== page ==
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Thursday 30 May 2024

Low Carb/Keto On A Budget

We are all finding our weekly shopping bill is getting higher and higher. When it comes to living a low carb/keto lifestyle many people believe this type of diet has to be expensive. Yes, some low-carb foods are expensive, BUT not all. You don’t need expensive ingredients. You can eat totally delicious and healthy low-carb meals that are super cheap.

There are many things you can do straight away to save money. Below you can read tips on planning and shopping, and I hope you find them helpful.

1. Plan
Planning your low carb meals and shopping is a great way to ensure meals are organized for the week ahead. You get to buy only what you need, and you won’t be relying on emergency takeaways. See what’s in your pantry and fridge already, then plan meals that will use these ingredients to stop food wastage.

Planning shopping lists helps you stop unnecessary spending and impulse purchases. Did you know that each week many of us spend on average 17% of our grocery budget on impulse purchases!

Also, bargain deals may appear to be good value. But naturally you save even more if you don’t buy additional foods at all.

Make a shopping list, and stick to it. Preferably only buy the things you need.

Buy cheaper alternatives! Some low carb foods are ridiculously expensive, but there are plenty of cheaper options which are just as delicious, simple and healthy.
  • Buy regular cheese, not specialty cheeses that can be pricey. Don’t buy pre­shredded/grated cheese, buy in bulk and shred/grate it yourself.
  • Make your own coleslaw and avoid expensive ready-made coleslaw. Coleslaw is incredibly easy and cheap to make yourself in your food processor.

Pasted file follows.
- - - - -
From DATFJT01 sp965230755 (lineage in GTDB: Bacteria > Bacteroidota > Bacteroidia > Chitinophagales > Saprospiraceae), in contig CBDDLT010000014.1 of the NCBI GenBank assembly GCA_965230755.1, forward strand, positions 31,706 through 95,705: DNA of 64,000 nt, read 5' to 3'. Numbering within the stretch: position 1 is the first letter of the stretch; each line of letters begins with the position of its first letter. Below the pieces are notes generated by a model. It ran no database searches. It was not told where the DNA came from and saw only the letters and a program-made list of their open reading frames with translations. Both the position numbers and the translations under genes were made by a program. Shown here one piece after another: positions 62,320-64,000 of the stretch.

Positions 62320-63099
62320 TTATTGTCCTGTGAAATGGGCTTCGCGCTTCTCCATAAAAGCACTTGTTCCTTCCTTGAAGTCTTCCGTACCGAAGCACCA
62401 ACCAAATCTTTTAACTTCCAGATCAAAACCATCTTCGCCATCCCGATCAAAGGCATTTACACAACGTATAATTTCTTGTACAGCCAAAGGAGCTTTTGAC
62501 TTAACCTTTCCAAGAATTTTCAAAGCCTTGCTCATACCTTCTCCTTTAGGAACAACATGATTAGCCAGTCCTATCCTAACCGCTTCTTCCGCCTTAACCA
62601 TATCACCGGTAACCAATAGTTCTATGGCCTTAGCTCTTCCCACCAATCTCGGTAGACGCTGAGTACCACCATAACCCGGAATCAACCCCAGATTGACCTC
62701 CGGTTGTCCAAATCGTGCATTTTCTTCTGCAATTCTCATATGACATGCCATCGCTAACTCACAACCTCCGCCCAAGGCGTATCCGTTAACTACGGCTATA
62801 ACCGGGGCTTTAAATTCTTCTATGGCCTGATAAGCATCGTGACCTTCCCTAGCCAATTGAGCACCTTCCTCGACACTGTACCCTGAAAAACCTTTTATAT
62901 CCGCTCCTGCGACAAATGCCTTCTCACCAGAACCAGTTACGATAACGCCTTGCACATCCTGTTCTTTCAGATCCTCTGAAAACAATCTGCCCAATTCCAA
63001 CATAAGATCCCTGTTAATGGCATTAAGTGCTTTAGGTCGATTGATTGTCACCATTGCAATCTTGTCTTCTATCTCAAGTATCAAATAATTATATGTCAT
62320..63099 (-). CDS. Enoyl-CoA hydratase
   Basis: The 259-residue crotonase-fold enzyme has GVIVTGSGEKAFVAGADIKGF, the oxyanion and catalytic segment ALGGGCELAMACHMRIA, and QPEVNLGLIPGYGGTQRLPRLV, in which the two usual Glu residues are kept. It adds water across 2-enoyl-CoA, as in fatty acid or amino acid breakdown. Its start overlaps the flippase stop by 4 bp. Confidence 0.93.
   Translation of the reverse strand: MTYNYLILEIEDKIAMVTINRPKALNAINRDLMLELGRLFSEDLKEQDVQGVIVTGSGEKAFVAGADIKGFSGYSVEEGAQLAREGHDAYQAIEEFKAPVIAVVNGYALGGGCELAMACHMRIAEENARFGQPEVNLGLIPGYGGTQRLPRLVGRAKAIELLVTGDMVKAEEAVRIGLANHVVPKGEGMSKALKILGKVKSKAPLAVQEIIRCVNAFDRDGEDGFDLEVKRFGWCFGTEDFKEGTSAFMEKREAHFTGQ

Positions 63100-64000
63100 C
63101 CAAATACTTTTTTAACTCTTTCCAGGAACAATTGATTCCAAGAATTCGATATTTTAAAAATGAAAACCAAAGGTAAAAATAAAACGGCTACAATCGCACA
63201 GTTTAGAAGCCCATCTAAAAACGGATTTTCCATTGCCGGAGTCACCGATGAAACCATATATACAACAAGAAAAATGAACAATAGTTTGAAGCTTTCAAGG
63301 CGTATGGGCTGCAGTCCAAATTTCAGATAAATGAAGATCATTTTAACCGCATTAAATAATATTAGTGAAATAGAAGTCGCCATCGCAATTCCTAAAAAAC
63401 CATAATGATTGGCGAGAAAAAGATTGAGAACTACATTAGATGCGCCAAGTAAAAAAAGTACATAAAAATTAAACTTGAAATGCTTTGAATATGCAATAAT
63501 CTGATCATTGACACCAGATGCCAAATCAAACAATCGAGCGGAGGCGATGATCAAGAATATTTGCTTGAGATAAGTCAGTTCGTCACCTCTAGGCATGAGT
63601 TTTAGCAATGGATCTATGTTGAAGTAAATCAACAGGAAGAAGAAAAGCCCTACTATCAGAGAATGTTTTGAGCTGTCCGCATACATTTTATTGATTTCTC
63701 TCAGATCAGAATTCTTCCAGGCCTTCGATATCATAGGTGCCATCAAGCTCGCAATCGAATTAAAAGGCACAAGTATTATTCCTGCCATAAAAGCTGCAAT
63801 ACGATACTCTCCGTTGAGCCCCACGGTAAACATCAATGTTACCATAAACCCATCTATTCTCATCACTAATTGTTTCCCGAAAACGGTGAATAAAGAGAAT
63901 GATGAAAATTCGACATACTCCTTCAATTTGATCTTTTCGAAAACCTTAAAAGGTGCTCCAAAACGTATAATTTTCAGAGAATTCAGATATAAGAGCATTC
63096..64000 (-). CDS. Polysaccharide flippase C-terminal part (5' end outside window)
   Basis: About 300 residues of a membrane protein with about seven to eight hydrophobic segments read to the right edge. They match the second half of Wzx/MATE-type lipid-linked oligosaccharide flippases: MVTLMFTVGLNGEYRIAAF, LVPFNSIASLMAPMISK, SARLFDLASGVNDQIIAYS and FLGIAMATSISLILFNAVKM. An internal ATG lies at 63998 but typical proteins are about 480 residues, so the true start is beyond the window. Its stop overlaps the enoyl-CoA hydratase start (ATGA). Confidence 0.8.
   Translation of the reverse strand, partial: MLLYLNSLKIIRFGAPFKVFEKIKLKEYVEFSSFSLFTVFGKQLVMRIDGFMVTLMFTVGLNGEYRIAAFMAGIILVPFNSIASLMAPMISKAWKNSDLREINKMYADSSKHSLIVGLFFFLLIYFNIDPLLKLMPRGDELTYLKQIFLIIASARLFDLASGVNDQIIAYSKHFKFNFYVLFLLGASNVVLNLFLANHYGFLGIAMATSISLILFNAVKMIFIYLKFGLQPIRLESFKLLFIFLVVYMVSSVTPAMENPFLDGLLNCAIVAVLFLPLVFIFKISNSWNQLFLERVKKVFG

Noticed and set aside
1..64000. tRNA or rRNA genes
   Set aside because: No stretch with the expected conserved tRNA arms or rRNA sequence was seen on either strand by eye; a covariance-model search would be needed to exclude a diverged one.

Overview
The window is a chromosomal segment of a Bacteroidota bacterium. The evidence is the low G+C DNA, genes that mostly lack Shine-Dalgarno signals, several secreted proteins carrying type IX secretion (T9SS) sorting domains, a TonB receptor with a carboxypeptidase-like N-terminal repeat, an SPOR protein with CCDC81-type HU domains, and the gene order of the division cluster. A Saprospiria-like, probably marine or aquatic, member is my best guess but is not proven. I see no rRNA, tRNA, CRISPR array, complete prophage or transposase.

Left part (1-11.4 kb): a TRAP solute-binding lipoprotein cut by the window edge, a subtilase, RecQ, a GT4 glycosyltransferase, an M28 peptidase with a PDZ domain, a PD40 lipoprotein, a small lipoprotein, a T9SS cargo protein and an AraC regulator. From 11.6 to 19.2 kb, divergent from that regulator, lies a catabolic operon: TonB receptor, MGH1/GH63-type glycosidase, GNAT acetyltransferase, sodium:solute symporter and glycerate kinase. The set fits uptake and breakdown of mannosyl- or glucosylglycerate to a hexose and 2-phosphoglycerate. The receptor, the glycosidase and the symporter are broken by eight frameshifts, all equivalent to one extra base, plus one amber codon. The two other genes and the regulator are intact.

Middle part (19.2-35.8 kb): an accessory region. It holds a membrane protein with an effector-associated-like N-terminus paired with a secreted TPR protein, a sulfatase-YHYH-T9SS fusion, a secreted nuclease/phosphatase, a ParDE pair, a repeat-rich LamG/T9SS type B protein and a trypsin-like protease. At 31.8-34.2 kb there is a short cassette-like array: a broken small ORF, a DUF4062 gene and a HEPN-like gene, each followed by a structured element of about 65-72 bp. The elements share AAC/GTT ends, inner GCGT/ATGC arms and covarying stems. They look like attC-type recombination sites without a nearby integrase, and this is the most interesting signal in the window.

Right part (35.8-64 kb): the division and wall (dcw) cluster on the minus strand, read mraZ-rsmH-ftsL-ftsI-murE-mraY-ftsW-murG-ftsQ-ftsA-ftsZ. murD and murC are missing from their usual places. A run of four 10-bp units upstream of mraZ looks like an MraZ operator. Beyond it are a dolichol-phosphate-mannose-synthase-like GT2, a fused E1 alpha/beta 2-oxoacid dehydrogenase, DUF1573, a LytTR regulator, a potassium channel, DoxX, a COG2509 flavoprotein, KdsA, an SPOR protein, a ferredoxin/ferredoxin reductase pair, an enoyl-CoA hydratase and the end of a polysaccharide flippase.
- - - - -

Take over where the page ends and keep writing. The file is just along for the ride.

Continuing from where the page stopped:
• Buy simple meats, not specialty cooked meats from the deli. Cooked meat can be great for a quick simple meal, but stick to the less exotic and cheaper meat such as cooked roast beef or chicken drumsticks.
  • Put back the kale that can cost a fortune and buy other leafy greens that are just as nutritious but much cheaper.
  • Stop buying nuts because they can soon add up, especially macadamias. Walnuts, almonds and brazil nuts are cheaper alternatives or stop buying them altogether. 
  • Buy almond meal, not almond flour which can be expensive. Almond meal is cheaper and interchangeable in most recipes. You can even make your own ground almonds in your coffee grinder.
  • Buy avocado oil not avocados when they are out of season and expensive.
  • Buy frozen or canned fish rather than fresh which can be a real budget breaker, especially salmon. Canned tuna and mackerel are cheap handy snacks to have in the pantry.

Buy the best quality you can afford
Organic vegetables have less pesticides, grass fed meat has superior nutrition and free range eggs are nutritious but expensive. Unfortunately these are simply out of the reach for those who need help the most, and who are living to a strict grocery budget.

For someone living on a diet of sodas, fries and fast food, swapping to regular eggs, regular vegetables and regular meat will still have an enormous impact on their health. The single most important factor to improve your health, is to cook from scratch, at home.

Buy free range eggs as often as your budget will allow, but regular eggs will still be a better breakfast option than high­-sugar cereals.

Buy in season
Buy in season and eat in season. Many vegetables can be bought when they are cheap and frozen. There are many cheap low-­carb ­freezer staples such as berries, spinach and cauliflower which are just as nutritious as fresh but much cheaper.